Twenty years ago, UpFront Comedy was, in the words of the great Fred Kaz, "a real sanctuary for decent freaks." The theater may be gone, but its memory lives on.
Helen Kaz, one of my partners at UpFront Comedy Showcase, recently uncovered this old LA Times article on the theater. It brought back a lot of memories.
Business ran smoothly until the quake rendered the Upfront's storefront space unusable. "People were ready to kill themselves," says Morris. "We serve a community of over 200 performers, and they went crazy. The phone never stopped ringing. 'You're going to reopen, aren't you?' The answer was 'Yeah, we can't not reopen.' "
Morris and Michalski quickly found a suitable space blocks away on Broadway and, with the help of city officials, by the end of the summer had turned what had been a Greek restaurant into a spanking new improv room. The Upfront now boasts vastly superior sound, lights and sight lines over the old place and is proving to be a very satisfying spot for eager players' rampant imaginations.
"We're open again because of the players," says Morris. "They made it happen. It's their place, and we couldn't exist without them."
When the Second City finished a run at Santa Monica's MayFair theater and closed up its West Coast shop, a number of the actors banded together to open their own place. That theater was called UpFront Comedy and it lived on Santa Monica's newly revitalized Third Street Promenade. Around this dark cave of a theater, with a postage stamp sized stage jammed oddly into a corner, an incredible community formed.
Second City vets Jeff Michalski and Jane Morris were also talented teachers and directors. Fred Kaz, just finishing a run over nearly 30 years as the Second City's musical director, manned the piano. A mob of expatriated Chicago improvisers who had played with, learned from and loved Jeff, Jane and Fred formed a nucleus of incredibly talented folks.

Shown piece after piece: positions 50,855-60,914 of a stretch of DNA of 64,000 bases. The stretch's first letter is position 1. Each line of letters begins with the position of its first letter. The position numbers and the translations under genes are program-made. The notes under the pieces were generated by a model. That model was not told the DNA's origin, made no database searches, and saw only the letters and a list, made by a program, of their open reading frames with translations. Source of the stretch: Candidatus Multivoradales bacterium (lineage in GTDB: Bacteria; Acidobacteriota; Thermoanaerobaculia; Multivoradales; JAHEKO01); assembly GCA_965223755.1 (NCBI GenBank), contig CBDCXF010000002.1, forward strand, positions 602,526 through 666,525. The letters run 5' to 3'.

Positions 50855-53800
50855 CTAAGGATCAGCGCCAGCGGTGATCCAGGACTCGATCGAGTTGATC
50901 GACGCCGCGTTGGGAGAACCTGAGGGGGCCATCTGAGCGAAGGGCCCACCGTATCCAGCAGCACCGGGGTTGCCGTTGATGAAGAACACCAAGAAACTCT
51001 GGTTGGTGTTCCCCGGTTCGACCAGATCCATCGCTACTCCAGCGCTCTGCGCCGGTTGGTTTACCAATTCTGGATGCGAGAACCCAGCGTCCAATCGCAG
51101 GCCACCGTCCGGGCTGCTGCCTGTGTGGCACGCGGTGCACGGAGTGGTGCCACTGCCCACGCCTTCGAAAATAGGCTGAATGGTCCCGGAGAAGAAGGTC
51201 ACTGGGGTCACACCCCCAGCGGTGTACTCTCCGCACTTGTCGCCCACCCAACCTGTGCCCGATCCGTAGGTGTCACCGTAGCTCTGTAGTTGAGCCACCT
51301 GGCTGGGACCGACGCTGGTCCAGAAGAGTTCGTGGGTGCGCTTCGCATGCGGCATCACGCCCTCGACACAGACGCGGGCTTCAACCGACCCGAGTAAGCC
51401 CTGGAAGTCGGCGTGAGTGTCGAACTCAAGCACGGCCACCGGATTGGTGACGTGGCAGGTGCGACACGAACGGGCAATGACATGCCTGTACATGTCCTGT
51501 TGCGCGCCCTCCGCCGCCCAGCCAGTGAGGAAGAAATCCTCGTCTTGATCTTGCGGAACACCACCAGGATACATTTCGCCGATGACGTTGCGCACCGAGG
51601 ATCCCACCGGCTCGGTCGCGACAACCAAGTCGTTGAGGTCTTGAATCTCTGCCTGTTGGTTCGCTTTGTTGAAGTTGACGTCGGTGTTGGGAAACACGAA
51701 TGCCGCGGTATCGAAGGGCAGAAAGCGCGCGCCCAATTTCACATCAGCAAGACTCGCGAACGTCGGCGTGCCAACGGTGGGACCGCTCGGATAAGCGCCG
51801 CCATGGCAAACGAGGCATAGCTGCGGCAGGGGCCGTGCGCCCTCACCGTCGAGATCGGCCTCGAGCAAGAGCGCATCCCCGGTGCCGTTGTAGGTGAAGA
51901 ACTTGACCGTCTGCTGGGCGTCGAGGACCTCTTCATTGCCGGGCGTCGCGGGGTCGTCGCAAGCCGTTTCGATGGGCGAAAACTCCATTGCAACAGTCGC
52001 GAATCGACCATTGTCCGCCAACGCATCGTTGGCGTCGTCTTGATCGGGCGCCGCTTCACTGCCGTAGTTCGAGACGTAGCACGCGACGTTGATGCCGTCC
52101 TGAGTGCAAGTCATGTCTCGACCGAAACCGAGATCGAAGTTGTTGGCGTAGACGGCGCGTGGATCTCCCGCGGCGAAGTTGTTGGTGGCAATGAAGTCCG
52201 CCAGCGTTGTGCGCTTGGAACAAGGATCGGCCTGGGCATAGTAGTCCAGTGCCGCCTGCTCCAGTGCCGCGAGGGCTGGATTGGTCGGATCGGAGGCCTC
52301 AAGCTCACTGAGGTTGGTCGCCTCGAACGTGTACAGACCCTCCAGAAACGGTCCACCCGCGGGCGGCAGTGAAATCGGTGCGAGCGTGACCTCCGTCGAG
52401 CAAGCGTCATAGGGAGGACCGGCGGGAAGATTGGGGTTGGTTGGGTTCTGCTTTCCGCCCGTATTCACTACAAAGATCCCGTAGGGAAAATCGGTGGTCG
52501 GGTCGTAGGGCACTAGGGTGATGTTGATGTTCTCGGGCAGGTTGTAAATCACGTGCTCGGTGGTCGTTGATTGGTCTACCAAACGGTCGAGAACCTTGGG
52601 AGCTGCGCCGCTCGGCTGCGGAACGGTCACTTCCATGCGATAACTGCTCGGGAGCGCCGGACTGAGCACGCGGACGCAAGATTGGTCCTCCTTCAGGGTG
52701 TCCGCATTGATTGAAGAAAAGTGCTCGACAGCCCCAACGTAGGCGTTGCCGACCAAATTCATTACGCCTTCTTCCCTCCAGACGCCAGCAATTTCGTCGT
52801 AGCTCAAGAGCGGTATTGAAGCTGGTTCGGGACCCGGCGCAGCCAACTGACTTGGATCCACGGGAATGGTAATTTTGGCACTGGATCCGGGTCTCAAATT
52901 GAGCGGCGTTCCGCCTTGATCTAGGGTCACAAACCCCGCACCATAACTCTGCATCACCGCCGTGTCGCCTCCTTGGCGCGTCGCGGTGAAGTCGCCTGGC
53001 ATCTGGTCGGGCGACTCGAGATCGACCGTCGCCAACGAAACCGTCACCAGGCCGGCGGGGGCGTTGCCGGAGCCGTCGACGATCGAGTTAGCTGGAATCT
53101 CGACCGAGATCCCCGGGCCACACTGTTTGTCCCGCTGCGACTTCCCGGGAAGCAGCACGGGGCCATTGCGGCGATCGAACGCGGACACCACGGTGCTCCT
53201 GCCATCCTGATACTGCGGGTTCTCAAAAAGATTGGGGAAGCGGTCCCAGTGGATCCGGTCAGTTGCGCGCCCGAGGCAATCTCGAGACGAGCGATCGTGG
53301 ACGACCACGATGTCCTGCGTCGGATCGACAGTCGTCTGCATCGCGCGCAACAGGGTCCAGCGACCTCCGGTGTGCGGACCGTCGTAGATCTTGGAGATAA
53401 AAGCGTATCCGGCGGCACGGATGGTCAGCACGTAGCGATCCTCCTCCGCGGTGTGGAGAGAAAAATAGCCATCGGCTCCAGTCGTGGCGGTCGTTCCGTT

People like Ryan Stiles, Joel Murray, Edie McClurg, George Wendt, Mina Kolb, Rick Overton, and Dan Castellanetta were regular players. Guys like Robin Williams and Jim Belushi were frequent surprise drop-ins. Talented Second City alums drew in a crowd, both audience and talented locals. There were shows 6 nights a week. The theater was my home.
As the linked LA Times story details, we lost the first theater in the 1994 Northridge, CA earthquake. I was living in Chicago at the time, having moved there to work for the Second City (and having lost the job before my road trip got me there). I was horrified that UpFront had fallen down. After a few phone conversations with Jeff, Jane and some of the others, and I flew home to invest what little savings I had in helping re-open the club.
The new UpFront Comedy was a far larger, more wonderful place to play in. The community came back in force and for years the theater provided West LA with some amazing comedy. Dorian Frankel, Mina Kolb, Arthur Mortell, Darby Armbrister, Rick Batalla, Russell Fear, Fred & Helen Kaz, Jeff, Jane and I all partnered up to raise the cash we needed, and to serve as a board of directors going forward. It was an amazing place to be and one of the best times in my life. I spent every day with incredibly talented and hilarious people.
UpFront was the first time in my life I worked to help manage a creative community. I often joke that herding improvisors was good training for herding bloggers, and I very seriously attribute what I learned at UpFront with helping set me up for success everywhere else I have gone. Everything is improv and I sure appreciate when it works out.
Today Jeff and Jane run L.A.'s Fanatic Salon. A wonderful but tiny theater. They teach workshops and put up a few shows every week. You can see some wonderful ensembles there. Sadly, our good friend Fred has passed away, but you can find his music here. As she can, his wife Helen makes more of it available.